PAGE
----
FlightView From the Sky blog

Airline Amenities: To Bundle or not to Bundle?

Posted by Scott Kahan on Apr 22, 2013 @ 12:24 PM

    
airline amenities

When booking a flight there are a number of factors to consider – convenience, price, on-time statistics, loyalty programs, layovers, distance traveled, and total time traveling.  Not only do all of these factors play a part in our decisions, but each one of us weighs each of these options differently and may even weigh them differently on a trip by trip basis.  I know I have been guilty of deciding that a layover in Texas around lunchtime (BBQ!) is superior to a layover in Salt Lake City at 10am and lunch on the plane (protein bar or one of those pre-packaged lunch boxes) even if the former gets me home a bit later.

In the past few years as airlines have added amenities and unbundled their products, they have created a new class of factors for travelers to consider.  Recently FlightView surveyed over 3,000 travelers about what amenities they would be will to pay a slightly higher price for a flight.  The top choice – free in-flight WiFi.  53% of the respondents claimed that they would pay more for a flight if they knew the flight had free in-flight WiFi.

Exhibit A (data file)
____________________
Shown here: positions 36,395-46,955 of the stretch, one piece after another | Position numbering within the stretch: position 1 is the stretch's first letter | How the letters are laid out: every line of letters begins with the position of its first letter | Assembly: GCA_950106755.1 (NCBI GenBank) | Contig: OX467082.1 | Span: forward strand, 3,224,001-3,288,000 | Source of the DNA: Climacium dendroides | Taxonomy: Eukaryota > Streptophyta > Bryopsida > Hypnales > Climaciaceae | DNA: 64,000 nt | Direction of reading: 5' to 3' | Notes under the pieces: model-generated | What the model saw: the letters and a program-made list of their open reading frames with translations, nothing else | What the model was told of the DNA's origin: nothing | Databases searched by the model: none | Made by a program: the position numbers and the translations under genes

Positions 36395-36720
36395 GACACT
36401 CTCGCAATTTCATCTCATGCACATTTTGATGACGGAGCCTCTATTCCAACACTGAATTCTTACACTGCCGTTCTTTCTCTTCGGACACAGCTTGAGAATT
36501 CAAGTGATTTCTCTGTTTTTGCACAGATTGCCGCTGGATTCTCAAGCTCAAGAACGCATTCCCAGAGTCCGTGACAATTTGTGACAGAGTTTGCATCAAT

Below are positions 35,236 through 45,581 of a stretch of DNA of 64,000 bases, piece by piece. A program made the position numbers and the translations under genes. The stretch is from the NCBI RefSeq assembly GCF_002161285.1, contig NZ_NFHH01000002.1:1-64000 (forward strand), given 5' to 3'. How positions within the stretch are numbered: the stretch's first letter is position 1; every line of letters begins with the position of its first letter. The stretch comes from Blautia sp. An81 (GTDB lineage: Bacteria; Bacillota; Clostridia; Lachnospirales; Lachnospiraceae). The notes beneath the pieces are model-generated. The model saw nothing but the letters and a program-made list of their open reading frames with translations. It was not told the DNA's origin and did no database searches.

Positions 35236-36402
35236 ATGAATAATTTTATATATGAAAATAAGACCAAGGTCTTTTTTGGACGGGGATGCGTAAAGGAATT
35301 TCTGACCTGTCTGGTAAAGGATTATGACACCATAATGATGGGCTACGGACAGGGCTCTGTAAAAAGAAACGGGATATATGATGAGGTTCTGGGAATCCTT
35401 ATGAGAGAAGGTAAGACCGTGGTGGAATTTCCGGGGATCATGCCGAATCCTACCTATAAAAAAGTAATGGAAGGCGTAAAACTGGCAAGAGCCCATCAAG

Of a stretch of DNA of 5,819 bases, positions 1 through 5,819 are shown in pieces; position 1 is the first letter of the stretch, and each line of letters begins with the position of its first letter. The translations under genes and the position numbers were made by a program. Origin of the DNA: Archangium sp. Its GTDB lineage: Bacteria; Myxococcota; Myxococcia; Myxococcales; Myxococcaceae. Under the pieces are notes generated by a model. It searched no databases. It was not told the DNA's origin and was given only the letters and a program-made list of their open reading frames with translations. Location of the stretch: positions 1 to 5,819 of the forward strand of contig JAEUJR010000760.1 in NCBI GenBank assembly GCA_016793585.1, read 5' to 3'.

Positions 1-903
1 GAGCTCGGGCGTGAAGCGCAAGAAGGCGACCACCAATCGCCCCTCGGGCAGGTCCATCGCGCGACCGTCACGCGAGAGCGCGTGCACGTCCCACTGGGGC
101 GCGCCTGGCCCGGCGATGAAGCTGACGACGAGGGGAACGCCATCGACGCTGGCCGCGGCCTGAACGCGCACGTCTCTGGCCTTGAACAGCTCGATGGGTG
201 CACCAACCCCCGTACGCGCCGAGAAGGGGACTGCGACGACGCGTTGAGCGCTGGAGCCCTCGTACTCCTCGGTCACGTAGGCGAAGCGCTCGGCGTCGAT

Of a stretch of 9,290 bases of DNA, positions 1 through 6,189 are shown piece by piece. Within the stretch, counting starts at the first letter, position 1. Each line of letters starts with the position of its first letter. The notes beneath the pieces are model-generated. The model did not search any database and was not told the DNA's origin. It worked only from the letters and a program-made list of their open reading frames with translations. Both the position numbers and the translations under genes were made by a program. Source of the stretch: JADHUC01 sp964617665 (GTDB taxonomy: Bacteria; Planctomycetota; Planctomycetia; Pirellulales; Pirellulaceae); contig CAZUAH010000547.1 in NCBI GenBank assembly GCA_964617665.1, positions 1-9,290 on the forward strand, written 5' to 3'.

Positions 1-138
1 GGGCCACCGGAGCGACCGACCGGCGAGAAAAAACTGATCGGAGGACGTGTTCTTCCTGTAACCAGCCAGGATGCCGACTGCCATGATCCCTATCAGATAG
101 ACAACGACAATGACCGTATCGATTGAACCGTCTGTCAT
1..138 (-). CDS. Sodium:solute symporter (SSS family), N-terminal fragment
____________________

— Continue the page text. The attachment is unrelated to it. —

In the age of Online Travel Agencies (e.g. Expedia, Orbitz, Travelocity), Meta-Search Web sites (e.g. Kayak, Hipmunk), and vicious price wars on routes, it’s no surprise that the airlines prefer to unbundle their services.  However, the willingness to pay for a premium product does exist in the market.  Our traveler survey revealed that travelers are willing to pay more for a number of other amenities too.  That is, 50% of travelers would pay a higher price for extra leg room, and 45% would pay a higher price for one free checked bag.  Airlines in the US have all but done away with the in-flight meal in coach, yet 33% of our respondents would still be willing to pay more in order to have a “complimentary” meal served during their flight.  Likewise, 30% of travelers claimed they would pay more for free television service in-flight.  For those who travel enough, a great or even good in-air experience may be worth a few extra dollars compared to the bare minimum offered to by another carrier.

Today, the trend is to unbundle services and airlines claim that by doing so, they are enabling people who could otherwise not afford to fly, the ability to do so.  By charging separately for additional services, airlines are allowing everyone to fly how they choose – either with amenities or not.  Having said that, it’s annoying to have to pay separately for every service and this may turn off loyal travelers. Therefore, to maximize profits, airlines may want to balance package amenities vs those paid for separately.

Are there amenities that you can’t live without when in flight?  Are you the traveler who prefers the lowest price possible and will accept bare minimum services?  We want to hear what you think.

Topics: airlines, experience, ancillary, travel

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